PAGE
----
Controlling Moral Hazard in Bank Resolutions: Comparative Policies & Considerations in System Design

32 Pages Posted: 23 Apr 2008

See all articles by Michael Krimminger

Michael Krimminger

Cleary Gottlieb Steen & Hamilton LLP

Date Written: July 2006

Abstract

This paper reviews the key legal and policy measures designed to limit moral hazard in bank insolvency systems and compares and explores how existing national insolvency systems have implemented these principles. While many legal systems include prohibitions or limitations on the use of public money to bailout a failing bank, many systems do not provide effective alternatives to a bailout. As a consequence, in crises policymakers often have little choice but to resort to broad public guarantees that maximize the disincentives to market discipline. The history of recent bank failures around the world shows that by itself a simple prohibition on public funding or a limitation to least, lesser or liquidation costs does not work. The paper argues that for cost controls to be effective regulatory authorities must have real alternatives to a bailout or liquidation. This requires balancing cost limitations or bans on public bailouts with a flexible system of bank resolution that allows continuation of key banking functions despite the collapse of the bank.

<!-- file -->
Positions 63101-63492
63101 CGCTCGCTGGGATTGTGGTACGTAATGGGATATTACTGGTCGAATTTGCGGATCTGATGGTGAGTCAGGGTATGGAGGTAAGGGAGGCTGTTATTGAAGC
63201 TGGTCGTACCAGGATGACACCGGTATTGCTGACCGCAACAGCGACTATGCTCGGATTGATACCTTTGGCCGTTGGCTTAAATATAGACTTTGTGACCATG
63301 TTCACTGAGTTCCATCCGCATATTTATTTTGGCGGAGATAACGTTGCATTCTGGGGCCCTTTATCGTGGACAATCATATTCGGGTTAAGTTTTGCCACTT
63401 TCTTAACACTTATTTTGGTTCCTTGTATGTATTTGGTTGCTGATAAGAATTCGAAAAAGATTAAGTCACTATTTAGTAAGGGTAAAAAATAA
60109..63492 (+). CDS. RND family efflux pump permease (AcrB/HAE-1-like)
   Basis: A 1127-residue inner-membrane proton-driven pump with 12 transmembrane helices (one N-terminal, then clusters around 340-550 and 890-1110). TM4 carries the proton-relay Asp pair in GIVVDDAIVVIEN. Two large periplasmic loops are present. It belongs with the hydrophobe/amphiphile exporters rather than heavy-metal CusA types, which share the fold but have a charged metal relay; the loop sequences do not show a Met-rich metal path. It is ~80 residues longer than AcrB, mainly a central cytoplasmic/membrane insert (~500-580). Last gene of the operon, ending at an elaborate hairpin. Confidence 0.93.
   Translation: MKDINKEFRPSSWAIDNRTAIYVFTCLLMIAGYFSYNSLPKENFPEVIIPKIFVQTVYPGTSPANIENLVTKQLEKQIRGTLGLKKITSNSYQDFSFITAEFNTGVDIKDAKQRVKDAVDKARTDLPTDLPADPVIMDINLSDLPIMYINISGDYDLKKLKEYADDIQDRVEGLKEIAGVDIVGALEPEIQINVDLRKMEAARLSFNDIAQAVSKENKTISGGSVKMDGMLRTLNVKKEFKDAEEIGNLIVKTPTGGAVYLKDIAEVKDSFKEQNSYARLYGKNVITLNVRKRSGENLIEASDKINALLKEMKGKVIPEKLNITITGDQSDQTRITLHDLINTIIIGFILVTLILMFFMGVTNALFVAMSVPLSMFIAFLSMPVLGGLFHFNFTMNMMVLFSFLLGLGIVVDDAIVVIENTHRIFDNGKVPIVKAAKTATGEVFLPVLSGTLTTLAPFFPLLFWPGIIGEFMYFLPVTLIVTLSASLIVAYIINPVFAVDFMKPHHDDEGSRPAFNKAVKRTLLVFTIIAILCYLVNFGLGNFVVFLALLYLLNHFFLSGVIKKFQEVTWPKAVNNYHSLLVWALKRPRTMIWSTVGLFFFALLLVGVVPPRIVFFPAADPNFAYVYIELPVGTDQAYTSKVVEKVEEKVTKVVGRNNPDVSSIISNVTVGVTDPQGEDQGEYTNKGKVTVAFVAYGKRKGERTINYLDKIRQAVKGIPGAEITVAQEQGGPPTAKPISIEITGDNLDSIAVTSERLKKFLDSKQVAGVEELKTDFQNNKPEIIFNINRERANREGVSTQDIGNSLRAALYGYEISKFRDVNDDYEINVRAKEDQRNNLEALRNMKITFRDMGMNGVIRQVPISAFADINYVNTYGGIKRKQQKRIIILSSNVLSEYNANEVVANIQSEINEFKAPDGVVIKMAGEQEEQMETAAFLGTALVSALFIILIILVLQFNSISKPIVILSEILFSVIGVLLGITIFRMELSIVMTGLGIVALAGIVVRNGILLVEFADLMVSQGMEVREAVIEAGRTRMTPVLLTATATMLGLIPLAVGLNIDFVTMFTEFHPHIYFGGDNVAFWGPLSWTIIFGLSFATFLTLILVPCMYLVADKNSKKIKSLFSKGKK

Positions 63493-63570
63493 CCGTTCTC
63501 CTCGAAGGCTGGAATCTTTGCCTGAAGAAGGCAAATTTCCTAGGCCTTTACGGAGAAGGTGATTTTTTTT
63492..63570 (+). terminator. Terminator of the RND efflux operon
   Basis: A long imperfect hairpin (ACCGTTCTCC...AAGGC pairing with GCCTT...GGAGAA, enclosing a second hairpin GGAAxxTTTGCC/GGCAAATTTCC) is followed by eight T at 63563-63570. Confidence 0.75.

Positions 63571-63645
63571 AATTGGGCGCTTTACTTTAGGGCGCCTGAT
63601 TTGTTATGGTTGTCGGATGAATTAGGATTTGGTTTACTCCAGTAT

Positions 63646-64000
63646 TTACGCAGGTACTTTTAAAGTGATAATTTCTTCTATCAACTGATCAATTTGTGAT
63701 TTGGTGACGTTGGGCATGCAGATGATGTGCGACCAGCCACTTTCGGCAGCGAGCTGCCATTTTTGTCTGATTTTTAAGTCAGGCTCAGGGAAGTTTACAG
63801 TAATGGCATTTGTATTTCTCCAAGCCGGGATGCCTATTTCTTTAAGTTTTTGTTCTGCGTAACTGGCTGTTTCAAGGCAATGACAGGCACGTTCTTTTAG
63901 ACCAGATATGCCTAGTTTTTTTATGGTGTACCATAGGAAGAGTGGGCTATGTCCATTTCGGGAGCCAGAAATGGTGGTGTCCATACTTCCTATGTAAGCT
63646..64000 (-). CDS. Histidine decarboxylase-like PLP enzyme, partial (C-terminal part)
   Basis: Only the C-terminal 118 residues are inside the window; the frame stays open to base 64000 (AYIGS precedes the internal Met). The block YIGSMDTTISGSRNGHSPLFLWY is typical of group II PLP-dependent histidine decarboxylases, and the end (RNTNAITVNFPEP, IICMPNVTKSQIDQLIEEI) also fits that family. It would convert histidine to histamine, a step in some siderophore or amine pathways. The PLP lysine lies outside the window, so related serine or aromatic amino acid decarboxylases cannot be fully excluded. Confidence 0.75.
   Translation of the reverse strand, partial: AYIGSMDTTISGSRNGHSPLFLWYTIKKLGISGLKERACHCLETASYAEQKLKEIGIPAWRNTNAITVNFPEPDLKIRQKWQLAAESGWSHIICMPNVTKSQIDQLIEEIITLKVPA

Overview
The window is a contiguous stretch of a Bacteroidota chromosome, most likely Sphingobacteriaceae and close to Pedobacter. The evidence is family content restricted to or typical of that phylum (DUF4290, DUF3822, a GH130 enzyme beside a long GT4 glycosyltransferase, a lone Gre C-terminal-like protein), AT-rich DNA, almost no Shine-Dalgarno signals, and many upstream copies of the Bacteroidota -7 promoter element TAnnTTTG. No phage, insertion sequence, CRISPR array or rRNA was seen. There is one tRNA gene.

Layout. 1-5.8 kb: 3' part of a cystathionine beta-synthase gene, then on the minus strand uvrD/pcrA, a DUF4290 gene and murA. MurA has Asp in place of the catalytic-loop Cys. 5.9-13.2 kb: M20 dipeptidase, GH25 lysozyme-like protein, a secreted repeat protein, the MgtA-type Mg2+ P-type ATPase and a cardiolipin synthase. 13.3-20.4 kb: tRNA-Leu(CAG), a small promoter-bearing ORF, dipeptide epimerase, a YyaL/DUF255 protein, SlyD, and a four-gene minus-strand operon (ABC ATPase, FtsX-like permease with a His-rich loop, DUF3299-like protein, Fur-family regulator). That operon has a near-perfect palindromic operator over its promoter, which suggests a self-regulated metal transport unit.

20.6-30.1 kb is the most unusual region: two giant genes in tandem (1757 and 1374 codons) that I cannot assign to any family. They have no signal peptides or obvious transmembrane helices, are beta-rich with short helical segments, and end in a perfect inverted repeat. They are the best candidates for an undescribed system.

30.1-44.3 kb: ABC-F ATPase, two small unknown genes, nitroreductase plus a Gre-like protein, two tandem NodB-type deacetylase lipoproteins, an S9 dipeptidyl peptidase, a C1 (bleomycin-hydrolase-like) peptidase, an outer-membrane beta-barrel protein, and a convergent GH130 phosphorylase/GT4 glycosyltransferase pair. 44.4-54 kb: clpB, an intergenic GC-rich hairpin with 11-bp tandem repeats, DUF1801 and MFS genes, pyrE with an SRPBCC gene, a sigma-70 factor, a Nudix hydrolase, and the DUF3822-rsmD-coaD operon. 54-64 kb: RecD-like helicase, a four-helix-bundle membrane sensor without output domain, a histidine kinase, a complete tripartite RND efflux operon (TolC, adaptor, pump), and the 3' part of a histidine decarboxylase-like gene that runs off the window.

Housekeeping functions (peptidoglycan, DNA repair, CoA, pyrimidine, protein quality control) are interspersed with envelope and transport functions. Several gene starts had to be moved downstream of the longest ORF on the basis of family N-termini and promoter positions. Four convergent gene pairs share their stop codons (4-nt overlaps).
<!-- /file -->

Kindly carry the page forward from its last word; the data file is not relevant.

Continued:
Keywords: prompt corrective action, banking resolutions, insolvency, moral hazard

JEL Classification: E5, E6, G18, G21

Suggested Citation

Krimminger, Michael, Controlling Moral Hazard in Bank Resolutions: Comparative Policies & Considerations in System Design (July 2006). Available at SSRN: https://ssrn.com/abstract=1123224 or http://dx.doi.org/10.2139/ssrn.1123224

Michael Krimminger (Contact Author)

Cleary Gottlieb Steen & Hamilton LLP ( email )

One Liberty Plaza
New York, NY 10006
United States

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